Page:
Equity and inclusion require more than treating everyone the same. There is an important difference between equity and equality. Equality aims to provide fairness through treating everyone the same regardless of need, while equity achieves this through treating people differently dependent on need. While it is vital for all children and their families to be included and for difference to be celebrated, it is also important that early years practitioners are aware of the significant physical, emotional and cognitive barriers many children encounter in accessing early education. Low socio-economic status, mistrust of the establishment, lack of access to play experiences, overcrowded living conditions, parental illiteracy, etc. all take a toll. Practitioners should acknowledge the unique situations that families find themselves in, and plan to lessen the effects of these barriers by offering additional opportunities, for example increased time on balance bikes for those children living with no access to outside space.
Practitioners should also be aware that within any organisation there are often “taken for granted” norms which are unspoken and implicit, for example: we wear coats when we go outside, we go outside even if it’s cold or raining, boys and girls play together, it’s great to get messy, food play is good, we eat with our knives and forks. Practitioners need to understand that these are not universal values, and their assumptions may need to change. Sometimes children and their families may require extra support, such as provision of wellies, and sensitive conversations to develop trust.
Talking about race is a first step in countering racism. It is a mistaken assumption that treating all people in the same way and ignoring differences in race is a sufficient response to racism. This approach simply allows the continuation of bias in society which disadvantages people from black and minoritised groups. Instead of a colour-blind approach to race, more proactive anti-racism is needed.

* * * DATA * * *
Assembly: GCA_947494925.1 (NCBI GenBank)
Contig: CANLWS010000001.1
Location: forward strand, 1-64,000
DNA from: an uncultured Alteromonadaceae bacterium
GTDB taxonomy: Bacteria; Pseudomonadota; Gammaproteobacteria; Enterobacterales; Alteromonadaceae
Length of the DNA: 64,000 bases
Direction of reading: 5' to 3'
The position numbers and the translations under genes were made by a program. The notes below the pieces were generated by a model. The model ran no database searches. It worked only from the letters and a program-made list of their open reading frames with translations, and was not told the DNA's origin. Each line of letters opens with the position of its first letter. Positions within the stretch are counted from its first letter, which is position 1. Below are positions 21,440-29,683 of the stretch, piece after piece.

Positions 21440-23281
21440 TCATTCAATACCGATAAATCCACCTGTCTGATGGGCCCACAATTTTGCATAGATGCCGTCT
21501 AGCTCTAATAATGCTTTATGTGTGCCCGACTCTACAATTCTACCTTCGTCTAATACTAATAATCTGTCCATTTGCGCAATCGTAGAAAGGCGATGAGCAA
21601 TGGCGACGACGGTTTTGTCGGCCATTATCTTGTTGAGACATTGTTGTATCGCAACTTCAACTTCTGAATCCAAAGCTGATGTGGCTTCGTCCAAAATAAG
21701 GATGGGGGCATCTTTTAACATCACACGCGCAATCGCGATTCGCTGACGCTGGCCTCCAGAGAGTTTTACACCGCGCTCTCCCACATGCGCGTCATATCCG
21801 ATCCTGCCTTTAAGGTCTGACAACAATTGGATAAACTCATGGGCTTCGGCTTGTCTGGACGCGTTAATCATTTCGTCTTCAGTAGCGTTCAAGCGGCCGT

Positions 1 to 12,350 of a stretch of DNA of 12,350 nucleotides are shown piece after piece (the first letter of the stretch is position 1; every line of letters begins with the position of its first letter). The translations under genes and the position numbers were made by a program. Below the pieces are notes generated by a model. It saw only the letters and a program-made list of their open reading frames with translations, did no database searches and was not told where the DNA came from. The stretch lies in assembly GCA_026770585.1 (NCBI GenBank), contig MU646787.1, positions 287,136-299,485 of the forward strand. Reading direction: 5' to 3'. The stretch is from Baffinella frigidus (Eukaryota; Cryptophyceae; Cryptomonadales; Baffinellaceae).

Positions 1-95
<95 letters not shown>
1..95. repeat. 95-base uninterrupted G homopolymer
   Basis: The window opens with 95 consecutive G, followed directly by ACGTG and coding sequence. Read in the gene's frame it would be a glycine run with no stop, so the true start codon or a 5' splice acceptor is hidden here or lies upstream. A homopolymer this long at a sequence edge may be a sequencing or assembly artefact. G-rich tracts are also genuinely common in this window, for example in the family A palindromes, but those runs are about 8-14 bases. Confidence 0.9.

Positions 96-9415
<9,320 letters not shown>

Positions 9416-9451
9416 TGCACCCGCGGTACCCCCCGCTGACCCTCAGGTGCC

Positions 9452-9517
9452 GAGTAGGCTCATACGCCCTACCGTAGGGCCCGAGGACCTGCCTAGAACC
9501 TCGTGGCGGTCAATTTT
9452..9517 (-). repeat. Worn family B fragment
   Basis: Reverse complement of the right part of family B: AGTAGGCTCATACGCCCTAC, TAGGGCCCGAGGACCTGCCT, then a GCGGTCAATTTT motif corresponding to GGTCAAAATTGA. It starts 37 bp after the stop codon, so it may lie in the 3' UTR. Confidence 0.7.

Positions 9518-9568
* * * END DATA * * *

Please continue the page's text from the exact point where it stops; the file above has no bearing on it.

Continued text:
Practitioner training is an important step toward opening dialogue and developing understanding about white privilege, systemic racism, and how racism affects children and families in early years settings. It is also time to challenge the widespread notion that “children do not see race” and are colour blind to difference. When adults are silent about race, children’s racial prejudice and misconceptions can be maintained or reinforced. Encouraging dialogue and conversation about difference can evoke children’s strong sense of fairness and break down false assumptions about everyone being able to succeed on their merits, so that children recognise racist behaviours and develop anti-racist views.
Attitudes toward gender and sexual orientation can limit children and create inequality. During the early years a child’s attitudes and dispositions are continually being shaped. Children are influenced by their environments and the adults around them in ways which often affect children’s own ideas about themselves. In terms of gender and sexual orientation, young children can develop stereotypical ideas about how they should be and who they should become which can limit their potential. It is important that practitioners do not shy away from these conversations and instead challenge the effects of prejudice and discrimination. Children’s resources and books should avoid stereotypical depictions of people on the basis of gender and sexual orientation.